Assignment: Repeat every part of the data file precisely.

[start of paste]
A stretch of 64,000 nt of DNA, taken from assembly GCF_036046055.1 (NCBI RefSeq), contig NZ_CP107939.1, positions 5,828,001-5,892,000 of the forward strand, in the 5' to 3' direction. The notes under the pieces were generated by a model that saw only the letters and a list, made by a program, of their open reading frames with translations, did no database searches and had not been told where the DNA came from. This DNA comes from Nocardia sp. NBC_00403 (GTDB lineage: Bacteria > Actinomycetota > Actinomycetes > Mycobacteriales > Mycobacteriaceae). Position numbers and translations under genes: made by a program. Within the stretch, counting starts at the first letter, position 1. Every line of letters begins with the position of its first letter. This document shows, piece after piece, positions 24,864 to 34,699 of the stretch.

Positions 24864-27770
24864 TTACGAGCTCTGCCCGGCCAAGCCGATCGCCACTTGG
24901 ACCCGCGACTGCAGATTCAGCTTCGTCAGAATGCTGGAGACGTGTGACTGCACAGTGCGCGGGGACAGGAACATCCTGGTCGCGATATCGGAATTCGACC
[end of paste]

A stretch of 64,000 nt of DNA, taken from assembly GCF_036046055.1 (NCBI RefSeq), contig NZ_CP107939.1, positions 5,828,001-5,892,000 of the forward strand, in the 5' to 3' direction. The notes under the pieces were generated by a model that saw only the letters and a list, made by a program, of their open reading frames with translations, did no database searches and had not been told where the DNA came from. This DNA comes from Nocardia sp. NBC_00403 (GTDB lineage: Bacteria > Actinomycetota > Actinomycetes > Mycobacteriales > Mycobacteriaceae). Position numbers and translations under genes: made by a program. Within the stretch, counting starts at the first letter, position 1. Every line of letters begins with the position of its first letter. This document shows, piece after piece, positions 24,864 to 34,699 of the stretch.

Positions 24864-27770
24864 TTACGAGCTCTGCCCGGCCAAGCCGATCGCCACTTGG
24901 ACCCGCGACTGCAGATTCAGCTTCGTCAGAATGCTGGAGACGTGTGACTGCACAGTGCGCGGGGACAGGAACATCCTGGTCGCGATATCGGAATTCGACC